Wednesday, July 19, 2017

Police reform dreams of a non-expert

Since the Baltimore City Council Public Safety Committee said it couldn't get the Mayor's crime prevention plan, the Council is split on a mandatory sentencing law for gun violations, the complete response to the the Justice Department's requirements is still unclear and a council member has come under fire for asserting pretty bad things about Baltimore police, chiming in with outside-the-box proposals which, for the most part, are likely not in the Mayor's or the Commissioner's plans should be permissible. Proposals that are not based on expertise or on data sets or detailed research but are simply an attempt of a new mindset derived from principles that are the opposite of what clearly isn't working now. Meant to ferment thought rather than to head for immediate implementation. Not comprehensive by any means: The suggestions don't include considerations of the justice system, the prison system, the gun industry or the US history of crime and police.
Dreams about police that is truly serving all its citizens
Baltimore's predicament is well known, but any suggestion of change needs to begin with a defined problem. Here a short-form:

Baltimore has the third largest police force per capita in the country and the fifth highest murder rate per capita (it may be worse now). The closure or clearance rate for murder has never exceeded 60% and is currently trending at 49%. (the national clearance rate is 64%, Baltimore County clears 82% of its murders). Baltimore's safety budget exceeds its education budget. Morale among the officers is bad, trust in the population absent, no matter whether one asks members of black, white, poor or affluent communities. Poor black communities feel unprotected and under siege at the same time. Lawlessness is rampant on many levels including among some members of the police itself including shaking down residents and overtime fraud. The details are included in the DOJ report. Commissioner Davis and many on his force have been trying hard to make a difference, yet, there seem to be too many systemic obstacles.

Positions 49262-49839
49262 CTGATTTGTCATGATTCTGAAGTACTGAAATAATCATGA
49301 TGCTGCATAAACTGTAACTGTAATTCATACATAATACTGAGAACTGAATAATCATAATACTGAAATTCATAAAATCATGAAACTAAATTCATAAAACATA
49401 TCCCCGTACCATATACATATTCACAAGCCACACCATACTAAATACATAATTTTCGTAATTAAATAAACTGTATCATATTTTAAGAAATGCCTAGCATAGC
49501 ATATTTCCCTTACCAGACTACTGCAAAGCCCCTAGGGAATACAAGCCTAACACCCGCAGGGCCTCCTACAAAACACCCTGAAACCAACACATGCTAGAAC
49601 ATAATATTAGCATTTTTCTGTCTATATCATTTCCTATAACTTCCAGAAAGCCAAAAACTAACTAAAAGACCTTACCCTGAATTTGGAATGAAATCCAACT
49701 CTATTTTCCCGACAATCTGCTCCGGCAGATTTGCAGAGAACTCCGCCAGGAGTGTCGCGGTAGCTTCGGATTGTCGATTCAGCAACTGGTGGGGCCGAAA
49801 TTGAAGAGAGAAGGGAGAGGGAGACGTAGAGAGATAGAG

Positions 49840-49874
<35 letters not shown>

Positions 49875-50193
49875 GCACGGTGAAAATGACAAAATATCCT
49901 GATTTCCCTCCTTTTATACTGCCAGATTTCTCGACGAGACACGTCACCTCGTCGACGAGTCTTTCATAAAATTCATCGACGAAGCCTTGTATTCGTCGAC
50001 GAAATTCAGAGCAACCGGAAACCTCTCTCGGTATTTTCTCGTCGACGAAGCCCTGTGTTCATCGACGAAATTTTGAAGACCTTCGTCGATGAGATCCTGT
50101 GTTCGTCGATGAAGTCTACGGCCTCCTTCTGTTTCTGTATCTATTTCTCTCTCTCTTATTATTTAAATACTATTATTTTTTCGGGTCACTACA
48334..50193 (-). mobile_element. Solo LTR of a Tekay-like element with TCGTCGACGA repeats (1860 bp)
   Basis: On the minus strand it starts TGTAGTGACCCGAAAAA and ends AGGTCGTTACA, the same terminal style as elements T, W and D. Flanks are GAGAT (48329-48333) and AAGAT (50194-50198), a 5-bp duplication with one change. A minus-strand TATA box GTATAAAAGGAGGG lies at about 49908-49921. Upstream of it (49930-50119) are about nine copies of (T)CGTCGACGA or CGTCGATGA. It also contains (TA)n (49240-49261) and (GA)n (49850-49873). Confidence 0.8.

DOJ Report on Baltimore Police

One can safely conclude from the poor Baltimore results that crime fighting by making the police force larger, better armed, more aggressive or better equipped with data doesn't work. Aside from the cost, an arms race between the police and the bad guys simply ramps up aggression, nobody cannot arrest its way out of crime. What seems to be needed is de-escalation instead of escalation with the objective that police will be perceived to be there for citizens instead of against citizens.

The below suggestions are an attempt of translating those conclusions into specific actions that would express such a shift from occupation to service in which a better service would be provided with a smaller number of better qualified and better paid officers.  Some type of higher-ed degree should become mandatory for new hires.
Pugh Civilian Oversight Committee
  • The police will be controlled by the Mayor and Council and an elected board of civilians from all council districts in parity the Police Commissioner will report to both. (This is a step further than the Pugh appointed Civilian Oversight Task Force)
  • Citizen friendly service oriented police district offices in part modeled after the renovated Western District would become community  safe zones in all districts funded on public-private partnership